Much attention is paid to keeping our hearts, lungs and other body parts healthy, but Americans really don't think about how to keep our brains healthy.
Clinical neuroscientist and psychiatrist Dr. Daniel Amen visits The Early Show to explain why most of us don't realize when we have a problem, and what we can do to actually improve our brain function.
The author of "Making A Good Brain Great: The Amen Clinic Program For Achieving And Sustaining Optimal Mental Performance," offers six things you can do to relieve stressors on the brain.
Recognize Stress Can Make You Sick
Amen says that stress hormones kill brain cells in the memory center and cause serious trouble for the body. Just realizing that and deciding to work on reducing stress is a good step.
Get Enough Sleep
Amen notes that since the invention of the light bulb, we've become sleep-deprived. "As a species we have not evolved to need less sleep," he says. "Six hours isn't enough. We really need nine hours of sleep and almost no one gets that much." Sleep deprivation is very harmful to the brain.
Amen says that regular exercise boosts hormones that keep your brain young. And, there are studies that show that exercise increases the circulation to the brain that promotes cell health.
In his book, Amen calls table tennis the best brain sport. It improves hand-eye coordination. It's aerobic, uses both upper and lower body and causes you to use many different areas of the brain to function.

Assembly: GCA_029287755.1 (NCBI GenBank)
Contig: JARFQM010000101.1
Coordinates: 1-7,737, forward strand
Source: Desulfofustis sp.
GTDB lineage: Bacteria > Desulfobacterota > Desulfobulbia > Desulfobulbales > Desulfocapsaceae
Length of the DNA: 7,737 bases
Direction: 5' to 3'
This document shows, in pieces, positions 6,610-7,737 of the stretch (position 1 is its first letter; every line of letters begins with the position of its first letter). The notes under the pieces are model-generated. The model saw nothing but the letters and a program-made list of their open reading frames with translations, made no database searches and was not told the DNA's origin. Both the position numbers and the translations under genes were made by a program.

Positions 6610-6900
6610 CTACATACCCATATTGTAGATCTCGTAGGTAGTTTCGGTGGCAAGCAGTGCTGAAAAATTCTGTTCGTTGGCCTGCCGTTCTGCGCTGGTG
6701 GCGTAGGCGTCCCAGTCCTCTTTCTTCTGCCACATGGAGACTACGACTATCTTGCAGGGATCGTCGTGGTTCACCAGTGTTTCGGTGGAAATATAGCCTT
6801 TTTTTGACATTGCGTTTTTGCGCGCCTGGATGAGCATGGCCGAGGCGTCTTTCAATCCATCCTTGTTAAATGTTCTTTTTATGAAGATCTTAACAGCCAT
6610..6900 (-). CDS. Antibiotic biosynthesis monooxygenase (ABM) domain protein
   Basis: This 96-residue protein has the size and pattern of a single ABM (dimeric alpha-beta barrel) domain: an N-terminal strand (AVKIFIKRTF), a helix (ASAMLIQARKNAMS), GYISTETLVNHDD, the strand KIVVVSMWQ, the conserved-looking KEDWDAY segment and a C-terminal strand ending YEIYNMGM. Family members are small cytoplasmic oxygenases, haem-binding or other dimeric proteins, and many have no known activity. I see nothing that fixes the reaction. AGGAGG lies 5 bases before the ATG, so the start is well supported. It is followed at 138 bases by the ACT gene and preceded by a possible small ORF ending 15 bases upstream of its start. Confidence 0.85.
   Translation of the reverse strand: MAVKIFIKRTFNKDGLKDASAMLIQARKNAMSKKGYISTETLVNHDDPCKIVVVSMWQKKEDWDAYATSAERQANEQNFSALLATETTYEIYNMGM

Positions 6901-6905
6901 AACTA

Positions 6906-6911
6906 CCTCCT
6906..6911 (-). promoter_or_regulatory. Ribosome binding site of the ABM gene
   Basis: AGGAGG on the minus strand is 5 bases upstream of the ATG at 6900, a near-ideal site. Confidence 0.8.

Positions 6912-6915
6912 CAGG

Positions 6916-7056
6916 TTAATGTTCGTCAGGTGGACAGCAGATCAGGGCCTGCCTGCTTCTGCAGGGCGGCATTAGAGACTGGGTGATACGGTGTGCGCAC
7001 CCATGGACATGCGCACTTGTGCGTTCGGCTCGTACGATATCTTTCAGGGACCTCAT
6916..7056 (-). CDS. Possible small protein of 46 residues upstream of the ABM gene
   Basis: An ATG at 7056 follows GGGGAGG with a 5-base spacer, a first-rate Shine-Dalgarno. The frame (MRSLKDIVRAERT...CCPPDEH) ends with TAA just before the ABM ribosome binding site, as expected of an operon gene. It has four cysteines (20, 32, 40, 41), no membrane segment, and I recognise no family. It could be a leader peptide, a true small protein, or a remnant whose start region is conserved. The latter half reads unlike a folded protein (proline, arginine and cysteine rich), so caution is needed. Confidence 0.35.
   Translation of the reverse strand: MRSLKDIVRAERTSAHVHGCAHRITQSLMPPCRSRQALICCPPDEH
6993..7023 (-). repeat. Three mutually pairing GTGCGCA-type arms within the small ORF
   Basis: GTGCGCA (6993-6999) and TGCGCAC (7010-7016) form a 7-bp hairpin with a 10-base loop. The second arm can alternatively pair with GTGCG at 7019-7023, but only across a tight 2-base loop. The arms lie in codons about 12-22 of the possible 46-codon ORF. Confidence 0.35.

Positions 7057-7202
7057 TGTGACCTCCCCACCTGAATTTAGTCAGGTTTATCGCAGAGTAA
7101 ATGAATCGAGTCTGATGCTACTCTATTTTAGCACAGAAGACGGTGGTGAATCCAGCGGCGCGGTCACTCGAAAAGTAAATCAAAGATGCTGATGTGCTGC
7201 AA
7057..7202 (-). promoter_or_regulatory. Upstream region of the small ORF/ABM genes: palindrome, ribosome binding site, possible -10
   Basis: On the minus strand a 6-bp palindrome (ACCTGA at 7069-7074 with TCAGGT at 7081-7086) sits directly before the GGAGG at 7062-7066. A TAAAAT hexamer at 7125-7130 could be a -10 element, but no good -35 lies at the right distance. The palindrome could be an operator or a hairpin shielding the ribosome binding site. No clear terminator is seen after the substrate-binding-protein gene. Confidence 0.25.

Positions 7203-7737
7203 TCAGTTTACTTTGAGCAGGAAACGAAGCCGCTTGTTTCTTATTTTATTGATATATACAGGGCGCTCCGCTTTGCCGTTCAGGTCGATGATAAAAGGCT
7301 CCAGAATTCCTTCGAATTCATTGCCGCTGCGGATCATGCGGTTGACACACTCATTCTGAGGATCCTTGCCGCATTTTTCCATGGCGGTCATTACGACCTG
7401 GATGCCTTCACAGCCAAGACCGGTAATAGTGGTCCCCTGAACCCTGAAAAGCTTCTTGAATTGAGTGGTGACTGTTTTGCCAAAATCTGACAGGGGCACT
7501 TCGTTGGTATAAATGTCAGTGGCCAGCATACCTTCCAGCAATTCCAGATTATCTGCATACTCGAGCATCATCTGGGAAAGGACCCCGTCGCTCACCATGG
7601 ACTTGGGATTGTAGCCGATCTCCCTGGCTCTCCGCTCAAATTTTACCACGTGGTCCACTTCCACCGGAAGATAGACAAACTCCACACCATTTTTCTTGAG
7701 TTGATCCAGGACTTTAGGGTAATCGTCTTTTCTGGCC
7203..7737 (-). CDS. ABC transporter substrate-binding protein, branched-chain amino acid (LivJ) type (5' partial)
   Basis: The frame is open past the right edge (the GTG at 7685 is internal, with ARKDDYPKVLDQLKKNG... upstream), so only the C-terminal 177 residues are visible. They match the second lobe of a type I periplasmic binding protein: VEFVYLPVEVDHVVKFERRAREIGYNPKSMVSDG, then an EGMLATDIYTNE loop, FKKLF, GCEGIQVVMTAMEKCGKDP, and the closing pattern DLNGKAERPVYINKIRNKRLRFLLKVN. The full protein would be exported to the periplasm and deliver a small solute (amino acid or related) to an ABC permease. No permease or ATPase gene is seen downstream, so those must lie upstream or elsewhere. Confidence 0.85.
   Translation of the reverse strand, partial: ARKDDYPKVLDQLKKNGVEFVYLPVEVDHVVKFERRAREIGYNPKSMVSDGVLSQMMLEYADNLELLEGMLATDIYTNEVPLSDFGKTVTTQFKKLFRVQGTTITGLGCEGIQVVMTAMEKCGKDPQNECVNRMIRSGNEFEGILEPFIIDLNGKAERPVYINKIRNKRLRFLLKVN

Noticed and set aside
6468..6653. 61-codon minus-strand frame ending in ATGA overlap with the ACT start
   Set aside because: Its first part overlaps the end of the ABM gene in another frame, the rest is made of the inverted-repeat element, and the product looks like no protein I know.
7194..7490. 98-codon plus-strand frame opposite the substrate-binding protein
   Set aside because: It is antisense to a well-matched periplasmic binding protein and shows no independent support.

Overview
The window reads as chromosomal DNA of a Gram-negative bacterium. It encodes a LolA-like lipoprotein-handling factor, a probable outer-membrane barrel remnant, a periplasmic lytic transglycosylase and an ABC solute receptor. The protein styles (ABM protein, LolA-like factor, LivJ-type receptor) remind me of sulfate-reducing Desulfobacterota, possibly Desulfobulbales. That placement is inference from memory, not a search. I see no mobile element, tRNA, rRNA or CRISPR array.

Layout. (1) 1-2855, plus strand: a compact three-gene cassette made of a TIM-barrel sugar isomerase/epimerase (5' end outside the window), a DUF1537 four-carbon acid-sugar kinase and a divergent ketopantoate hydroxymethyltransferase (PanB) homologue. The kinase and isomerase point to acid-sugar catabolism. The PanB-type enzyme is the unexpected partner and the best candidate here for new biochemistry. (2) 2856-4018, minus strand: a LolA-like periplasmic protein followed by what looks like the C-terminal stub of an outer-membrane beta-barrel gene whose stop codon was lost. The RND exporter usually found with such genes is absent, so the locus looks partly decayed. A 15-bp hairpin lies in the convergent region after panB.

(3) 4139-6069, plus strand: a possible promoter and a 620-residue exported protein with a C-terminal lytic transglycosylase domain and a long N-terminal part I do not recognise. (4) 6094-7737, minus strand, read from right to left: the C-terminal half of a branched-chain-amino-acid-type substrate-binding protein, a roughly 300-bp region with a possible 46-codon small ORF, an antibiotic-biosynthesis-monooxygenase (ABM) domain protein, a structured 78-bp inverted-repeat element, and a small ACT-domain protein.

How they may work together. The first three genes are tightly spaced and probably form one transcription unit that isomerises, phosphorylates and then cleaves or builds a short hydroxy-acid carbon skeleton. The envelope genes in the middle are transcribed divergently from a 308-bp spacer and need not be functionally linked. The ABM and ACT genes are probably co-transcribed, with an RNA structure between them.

Avoid Substances That Stress The Brain
The chief offenders in this category are caffeine and nicotine, drugs and alcohol. These substances actually decrease the blood flow in the brain, which is damaging and can cause premature aging.
There are lots of things you could take, but Amen wants to keep this simple. He says that there is research that shows that Omega 3 (fish oil) and a good multiple vitamin promote brain health.
Develop Internal ANT-Eater
Dr. Amen calls ANTs (Automatic Negative Thoughts) stressors for the brain. These are the daily, automatic negative thoughts that go through your head in the day. "Whenever you feel sad, mad or nervous, you need to write out what you are thinking. Look at them," he says. "Are they reasonable or are they torturing you unnecessarily? And then you talk back to them. You don't have to believe every thought you have. Thoughts can lie. Correcting them will go a long way to treating depression and anxiety."
Click here to read an excerpt from his book.
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